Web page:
I continue to meet people who never visit hawker centres, who wonder why the poor people do not work harder to help themselves, who fret if their children do not get into the Gifted Education Programme (reserved for the top 1 per cent of nine-year-olds).

The pattern repeats itself in the next generation. When my 11-year-old had to go on a 'race' around Singapore, using only public transport, the teacher asked for a show of hands on how many had never taken public transport (bus and MRT) before. In a class of 30, five raised their hands. I think if the teacher had asked for those who had taken public transport fewer than 10 times in their young lives, the number would have more than doubled or tripled.
Many of us live in ivory towers. I know I did. I used to think Singapore was pretty much 'it' all - a fantastic meritocracy that allowed an 'HDB child' from a non-graduate family to make it. I boasted about our efficiency - 'you can emerge from your plane and be out in 10 minutes' - and so on.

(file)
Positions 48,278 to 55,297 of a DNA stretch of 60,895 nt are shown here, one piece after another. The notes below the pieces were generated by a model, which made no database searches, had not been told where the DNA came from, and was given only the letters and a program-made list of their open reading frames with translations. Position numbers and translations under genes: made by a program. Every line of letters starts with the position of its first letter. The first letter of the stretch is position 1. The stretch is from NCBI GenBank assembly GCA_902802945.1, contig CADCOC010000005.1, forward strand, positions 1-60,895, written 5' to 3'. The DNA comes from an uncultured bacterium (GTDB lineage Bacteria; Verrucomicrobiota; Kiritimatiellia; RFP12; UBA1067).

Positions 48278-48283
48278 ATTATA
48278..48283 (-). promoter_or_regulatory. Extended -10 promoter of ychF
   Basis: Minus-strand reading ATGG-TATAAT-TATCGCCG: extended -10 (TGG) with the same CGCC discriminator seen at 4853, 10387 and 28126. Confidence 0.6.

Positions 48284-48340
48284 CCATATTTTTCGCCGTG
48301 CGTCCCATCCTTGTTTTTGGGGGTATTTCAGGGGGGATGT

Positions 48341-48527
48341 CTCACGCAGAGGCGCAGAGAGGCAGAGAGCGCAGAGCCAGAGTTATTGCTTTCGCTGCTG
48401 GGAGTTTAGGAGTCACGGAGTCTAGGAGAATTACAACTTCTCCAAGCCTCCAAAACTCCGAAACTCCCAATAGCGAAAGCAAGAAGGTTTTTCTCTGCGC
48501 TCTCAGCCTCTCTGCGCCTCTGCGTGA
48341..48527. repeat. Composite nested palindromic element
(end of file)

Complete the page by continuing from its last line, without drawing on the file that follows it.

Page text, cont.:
It was not that I thought little of the rest of the world or other people; it was that I was so ensconced in my cocoon, I just thought little of anything outside my own zone. 'Snow? Yes, nice.' 'Starvation in Ethiopia ? Donate $50.' The wonders of the world we lived in, the sufferings and joys of those who shared this earth were just academic knowledge to me, voraciously devoured for my essays or to hold intelligent conversations at dinner parties.

Then I lived in China for seven years. I looked on in amazement as the skinny tree trunk in front of my yard blossomed and bore pomegranates when spring thawed the ground. And marvelled at the lands that spread east, west, north and south of me as we drove and drove and drove, and never ended. I became friends and fans of colleagues and other Chinese nationals, whom so many Singapore friends had warned me to be wary of.

I realised it was not the world and other people who were limited in their intellect, in their determination, in their resourcefulness; it was me and my world views which were limited. I also know full well that if I had stayed in Singapore , in my cushy job, comfortable in my Bukit Timah home, I would have remained the same - self-sufficient. I had always believed that if I put my mind to it, I could achieve anything. For example, I used to look at sick people and root: 'Fight with all your willpower, and you will recover.' And when they did not, I'd think they had failed themselves. I, like Ms Leong, believed 'mental dexterity equated strength of character and virtue'.